THRESHOLD: Practical experience of this process has shown that it is still possible to have a profound opening in nature; relationship to tribe or so-called primitive societies are not essential for this part of the process. Any individual, deprived of certain staples and put into a ritually held disorientation, can open up to the time honoured fruits of the experience. With Vision Quests, the focus is not on cultural costume or mythic inflation but a whittling away, a search for a certain ‘core’ of you. It is kept empty of any ethnic affectations, but seeks some universal ground of being that is ageless.
At some point in this period of liminality, perceptions of community are radically expanded; personal mirrors are held in moss and rock formations as well as the family and marketplace. The experience of separation from earth diminishes, it has information for you, you are related. This has huge implications in an era of climate change and global warming. It is from the edge of things that wisdom originates-the hope is that the edges of our imagination are porous enough for such dialogue to take place.
So this part of the process seems possible, viable, even crucial for re-negotiating (or re-membering) our relationship to wild nature. The emphasis has to be on the core spiritual and psychological opening initiation offers, rather than a self conscious aping of cultural costume.

RETURN: Hostility and Indifference. That most crucial of stages-the need for blessing and witnessing. In a related move to the addiction to severance, the return ‘home’ is more hazardess and fraught with peril than the movement into wilderness. There is rarely a long term container of support for the returning initiate. By definition, they have gone where the community held back, therefore they return carrying an ‘otherness’. When the ceremony is taken out of the context of a wider cycle of community what happens? The potentency remains but the whole process shifts emphasis. The fragility of vision is in a process of stages-it needs protection and nurture. No matter the ephinany on the mountain, without profound support the chance of it withering on the vine are high.
So another reversal. No dancing elders but a society often indifferent or actively hostile to your experience. In initiation, the Return is not an afterthought, a full stop tacked on the end of the adventure, it is crucial. ‘Live the Vision so the People can See’. The initiate represents a process at odds with their culture.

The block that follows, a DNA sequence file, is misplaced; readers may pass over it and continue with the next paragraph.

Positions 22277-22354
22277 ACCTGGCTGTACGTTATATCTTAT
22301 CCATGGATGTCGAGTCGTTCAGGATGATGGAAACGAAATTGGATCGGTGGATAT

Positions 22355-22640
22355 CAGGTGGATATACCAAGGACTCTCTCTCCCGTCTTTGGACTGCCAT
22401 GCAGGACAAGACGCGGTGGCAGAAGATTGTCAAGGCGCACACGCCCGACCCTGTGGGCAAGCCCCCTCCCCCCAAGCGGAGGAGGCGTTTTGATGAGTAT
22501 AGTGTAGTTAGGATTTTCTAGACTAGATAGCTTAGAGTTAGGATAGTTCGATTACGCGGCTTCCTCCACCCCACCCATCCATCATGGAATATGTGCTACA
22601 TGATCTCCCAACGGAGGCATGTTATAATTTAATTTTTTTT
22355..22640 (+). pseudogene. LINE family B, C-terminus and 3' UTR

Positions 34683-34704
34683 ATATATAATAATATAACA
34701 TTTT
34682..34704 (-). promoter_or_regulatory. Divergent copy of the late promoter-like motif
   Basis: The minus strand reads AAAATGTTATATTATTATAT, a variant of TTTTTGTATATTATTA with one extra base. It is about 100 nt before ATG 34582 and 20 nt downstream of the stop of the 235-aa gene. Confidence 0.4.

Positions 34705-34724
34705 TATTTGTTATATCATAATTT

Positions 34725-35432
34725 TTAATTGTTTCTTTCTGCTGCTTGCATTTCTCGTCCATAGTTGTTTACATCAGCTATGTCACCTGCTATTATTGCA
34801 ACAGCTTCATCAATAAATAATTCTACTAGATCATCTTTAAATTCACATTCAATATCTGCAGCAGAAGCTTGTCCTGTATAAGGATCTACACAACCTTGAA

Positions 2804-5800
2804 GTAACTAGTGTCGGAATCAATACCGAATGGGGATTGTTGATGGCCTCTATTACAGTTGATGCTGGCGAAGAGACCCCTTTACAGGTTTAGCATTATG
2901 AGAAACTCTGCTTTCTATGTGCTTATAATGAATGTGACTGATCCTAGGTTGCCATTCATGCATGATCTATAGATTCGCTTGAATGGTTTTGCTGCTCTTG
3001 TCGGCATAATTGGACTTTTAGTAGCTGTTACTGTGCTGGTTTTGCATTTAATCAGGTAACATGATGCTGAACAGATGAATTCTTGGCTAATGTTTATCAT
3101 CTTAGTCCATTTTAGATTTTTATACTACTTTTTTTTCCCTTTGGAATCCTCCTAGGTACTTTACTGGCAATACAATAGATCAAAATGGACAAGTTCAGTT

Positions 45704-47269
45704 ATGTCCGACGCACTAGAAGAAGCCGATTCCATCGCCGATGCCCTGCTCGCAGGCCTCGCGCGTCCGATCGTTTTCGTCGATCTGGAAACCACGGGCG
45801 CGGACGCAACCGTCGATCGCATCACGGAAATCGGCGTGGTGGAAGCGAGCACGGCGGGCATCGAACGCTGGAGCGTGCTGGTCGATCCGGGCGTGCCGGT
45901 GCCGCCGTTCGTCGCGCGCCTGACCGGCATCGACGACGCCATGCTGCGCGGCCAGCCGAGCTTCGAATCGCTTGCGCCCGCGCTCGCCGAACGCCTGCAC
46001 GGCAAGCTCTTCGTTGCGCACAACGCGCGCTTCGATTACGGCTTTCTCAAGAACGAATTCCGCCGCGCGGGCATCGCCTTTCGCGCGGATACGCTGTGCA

In the 21st century, the greatest stage of disorientation is not the Threshold but the Return.

The seeds of this are sewn with our resolve to sever, our distance from grief and our love of the ascendant. Initiation is a process dependent on grief and focus’s on a de-cent, a pulling away, a going down. When we refuse to go down, we run the risk of anaesthetising ourselves. Cultural anaesthetics could be described as engendering a subtle trance, and so the shining and uncertain face of the returning initiate carries a kind of beauty that society is trying to defend itself from- the implications are simply too challenging.
Over a decade of both living through and witnessing this process in others, I have gradually refocused my perception of it. The attention, if rites-of-passage are to continue, surely has to be on the establishing of a coherent community to return and blossom in, even if they don’t live in the immediate geography. My concern is not whether we can ‘create’ an experience that feels authentic enough to facilitate real change, I believe we can, it is the acknowledgement that the process continues and changes shape on the return.

This is not ‘after-care’, we are still fully in the experience-what we need is support and tools.

Tools? The ability to incubate and create some expression that animates the journey we are on, that is of use to others. That often involves amplifying the fragility of that relationship to the earth, to animals, to weather.

1 comment:

Rose said...

So where can I find such a community? I have gone down very deep but am without the community and support and connections I need.